A point-counterpoint underscores the latest round of challenges facing the field by Phyllis Maguire
Published in the September 2008 issue of Today's Hospitalist
WITH HOSPITALS DESPERATE TO RECRUIT hospitalists, the question of whether or not hospital medicine is good for patient care seems to be a done deal.
After all, hospitals aren’t fighting over whether to start or staff programs, but over how they can outbid each other for available physicians.
That’s why a debate that played out in the pages of the June 23, 2008, Archives of Internal Medicine may have come as a surprise. The point-counterpoint brought together two internal medicine luminaries: Mark Williams, MD, who for years headed up the hospitalist program at Atlanta’s Emory University and is now chief of hospital medicine at Chicago’s Northwestern University Feinberg School of Medicine, and Robert Centor, MD, chief of general internal medicine at the University of Alabama at Birmingham.
Each contender addressed a simple yet far-reaching question: Is hospital medicine good for patient care? Given hospitalists’ ability to respond to patient needs and to coordinate care, there’s no doubt that hospital medicine has been a boon for patients, Dr. Williams argued.
Not necessarily so, Dr. Centor countered. There’s too much variety in coverage and services to talk about a single hospital medicine “model.” And according to Dr. Centor, we still don’t know what the long-term effect of hospitalist care is, nor what number of patients physicians need to treat or what kind of training they need to be considered skilled in hospital medicine.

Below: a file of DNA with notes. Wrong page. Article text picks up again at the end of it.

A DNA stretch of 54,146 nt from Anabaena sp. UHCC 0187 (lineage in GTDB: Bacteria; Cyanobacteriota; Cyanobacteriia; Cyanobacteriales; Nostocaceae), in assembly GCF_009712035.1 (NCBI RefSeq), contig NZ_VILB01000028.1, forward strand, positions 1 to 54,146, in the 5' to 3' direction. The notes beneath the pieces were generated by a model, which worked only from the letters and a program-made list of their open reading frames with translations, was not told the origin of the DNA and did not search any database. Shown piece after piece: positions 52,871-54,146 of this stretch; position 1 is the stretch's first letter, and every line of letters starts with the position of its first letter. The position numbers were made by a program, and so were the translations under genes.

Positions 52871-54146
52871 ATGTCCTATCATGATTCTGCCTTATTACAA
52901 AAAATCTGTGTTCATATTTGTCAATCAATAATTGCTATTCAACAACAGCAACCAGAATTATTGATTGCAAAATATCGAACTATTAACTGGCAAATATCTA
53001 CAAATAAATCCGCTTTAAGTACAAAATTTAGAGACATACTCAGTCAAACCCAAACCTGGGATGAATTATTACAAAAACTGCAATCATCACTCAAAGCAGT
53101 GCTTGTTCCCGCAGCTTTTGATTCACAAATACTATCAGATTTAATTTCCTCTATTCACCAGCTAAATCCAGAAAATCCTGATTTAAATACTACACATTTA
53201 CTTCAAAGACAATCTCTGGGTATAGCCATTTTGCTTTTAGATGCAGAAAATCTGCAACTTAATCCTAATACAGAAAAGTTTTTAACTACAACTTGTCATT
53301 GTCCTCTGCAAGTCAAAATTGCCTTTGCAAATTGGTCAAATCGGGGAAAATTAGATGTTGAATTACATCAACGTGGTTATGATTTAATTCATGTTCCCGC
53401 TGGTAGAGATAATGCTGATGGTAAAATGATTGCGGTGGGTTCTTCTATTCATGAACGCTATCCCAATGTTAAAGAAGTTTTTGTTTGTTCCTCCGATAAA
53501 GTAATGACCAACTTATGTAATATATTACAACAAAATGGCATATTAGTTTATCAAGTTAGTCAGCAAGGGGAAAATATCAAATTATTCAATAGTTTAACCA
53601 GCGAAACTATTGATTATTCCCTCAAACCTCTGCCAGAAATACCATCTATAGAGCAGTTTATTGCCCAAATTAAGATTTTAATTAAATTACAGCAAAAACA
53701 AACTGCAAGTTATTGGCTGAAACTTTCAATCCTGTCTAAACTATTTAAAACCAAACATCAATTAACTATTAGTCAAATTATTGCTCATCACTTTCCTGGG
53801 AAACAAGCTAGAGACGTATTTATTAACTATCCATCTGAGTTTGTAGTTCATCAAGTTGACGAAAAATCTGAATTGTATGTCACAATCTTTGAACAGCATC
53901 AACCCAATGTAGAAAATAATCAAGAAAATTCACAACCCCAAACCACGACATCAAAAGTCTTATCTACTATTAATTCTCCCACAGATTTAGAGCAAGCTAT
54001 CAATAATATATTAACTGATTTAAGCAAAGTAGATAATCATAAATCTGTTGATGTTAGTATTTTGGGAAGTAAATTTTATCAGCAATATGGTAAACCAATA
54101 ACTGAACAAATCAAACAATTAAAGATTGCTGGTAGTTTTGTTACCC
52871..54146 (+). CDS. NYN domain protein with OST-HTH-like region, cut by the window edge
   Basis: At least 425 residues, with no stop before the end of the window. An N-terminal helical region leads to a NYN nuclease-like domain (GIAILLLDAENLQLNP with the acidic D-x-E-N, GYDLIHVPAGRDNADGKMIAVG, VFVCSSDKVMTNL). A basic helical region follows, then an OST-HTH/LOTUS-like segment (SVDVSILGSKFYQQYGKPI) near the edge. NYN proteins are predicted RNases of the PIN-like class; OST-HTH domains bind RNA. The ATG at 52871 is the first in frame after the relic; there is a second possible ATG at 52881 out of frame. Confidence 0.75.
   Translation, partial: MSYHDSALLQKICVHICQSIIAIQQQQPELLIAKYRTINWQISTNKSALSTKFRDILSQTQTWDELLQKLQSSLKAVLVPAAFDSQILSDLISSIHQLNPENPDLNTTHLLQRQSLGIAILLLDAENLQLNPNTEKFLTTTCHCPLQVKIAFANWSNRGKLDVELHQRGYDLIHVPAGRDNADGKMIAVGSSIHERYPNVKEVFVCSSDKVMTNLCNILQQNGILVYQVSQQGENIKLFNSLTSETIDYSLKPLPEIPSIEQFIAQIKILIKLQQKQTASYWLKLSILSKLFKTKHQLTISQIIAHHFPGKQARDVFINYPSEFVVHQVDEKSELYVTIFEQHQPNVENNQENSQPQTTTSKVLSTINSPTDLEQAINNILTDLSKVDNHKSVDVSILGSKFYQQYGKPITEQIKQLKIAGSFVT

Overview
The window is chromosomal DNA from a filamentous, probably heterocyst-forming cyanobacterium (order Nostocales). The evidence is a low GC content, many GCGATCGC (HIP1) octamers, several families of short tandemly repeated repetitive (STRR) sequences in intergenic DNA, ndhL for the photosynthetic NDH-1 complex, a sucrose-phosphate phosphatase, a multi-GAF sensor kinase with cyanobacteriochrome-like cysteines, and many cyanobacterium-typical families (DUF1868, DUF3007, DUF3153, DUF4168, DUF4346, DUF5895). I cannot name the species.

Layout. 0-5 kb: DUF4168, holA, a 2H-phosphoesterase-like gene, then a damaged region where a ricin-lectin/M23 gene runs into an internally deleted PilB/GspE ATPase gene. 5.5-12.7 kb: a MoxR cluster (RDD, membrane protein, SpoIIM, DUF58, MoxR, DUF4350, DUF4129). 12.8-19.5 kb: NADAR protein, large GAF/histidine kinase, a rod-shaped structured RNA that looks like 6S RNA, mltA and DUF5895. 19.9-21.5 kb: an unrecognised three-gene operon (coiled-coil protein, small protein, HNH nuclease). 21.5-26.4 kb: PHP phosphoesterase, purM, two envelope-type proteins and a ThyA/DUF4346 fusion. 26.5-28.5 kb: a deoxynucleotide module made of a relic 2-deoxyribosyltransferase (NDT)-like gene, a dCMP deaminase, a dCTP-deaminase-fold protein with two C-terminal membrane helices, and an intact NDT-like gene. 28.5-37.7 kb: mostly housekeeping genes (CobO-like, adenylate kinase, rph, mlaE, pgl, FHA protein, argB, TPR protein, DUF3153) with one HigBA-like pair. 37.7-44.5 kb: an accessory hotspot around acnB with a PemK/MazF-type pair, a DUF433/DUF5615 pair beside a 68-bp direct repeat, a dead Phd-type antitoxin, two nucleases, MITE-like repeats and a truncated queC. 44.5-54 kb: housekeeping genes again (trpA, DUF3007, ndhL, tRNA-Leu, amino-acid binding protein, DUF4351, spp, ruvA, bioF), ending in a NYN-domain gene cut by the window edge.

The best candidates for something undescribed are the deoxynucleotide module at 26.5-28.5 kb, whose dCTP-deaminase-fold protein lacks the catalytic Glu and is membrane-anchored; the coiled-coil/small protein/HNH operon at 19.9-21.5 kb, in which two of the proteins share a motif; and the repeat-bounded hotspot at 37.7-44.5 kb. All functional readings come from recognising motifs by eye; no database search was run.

Today’s Hospitalist talked to Dr. Williams about why the points raised in the opinion duel are still relevant.
Whose idea was it to hold the point-counterpoint?
It’s a format that Archives runs periodically. Each of the two parties is given a topic to write about, and you don’t know who the person is whom you’ll be debating. I understand that Archives had some trouble finding someone to take the “con” side of the debate.
Hasn’t the issue of hospital medicine being good for patient care been settled?
That has been settled, and the answer is an unequivocal “yes.” The question we should be debating is not whether to use hospitalists but how to best optimize their use.
I think Dr. Centor was trying to touch on those questions and not have people just accept hospitalists wholesale—and I don’t entirely disagree with him. It is critically important that as we establish hospitalist programs, we establish them properly.
Dr. Centor raised the issue of variability in programs staffing and coverage.
He certainly identified issues that some programs need to figure out: What is the optimal patient census, schedule, support staff and approach? Should it be a nurse, a hospitalist and a pharmacist rounding together? Those are the questions that we need to address.
At the same time, I think it’s disingenuous to raise those questions as the reason why hospitalists “are not a good idea,” just because some programs are not following optimal approaches and lack adequate leadership. These are growing pains and symptoms of the rapid expansion of the field.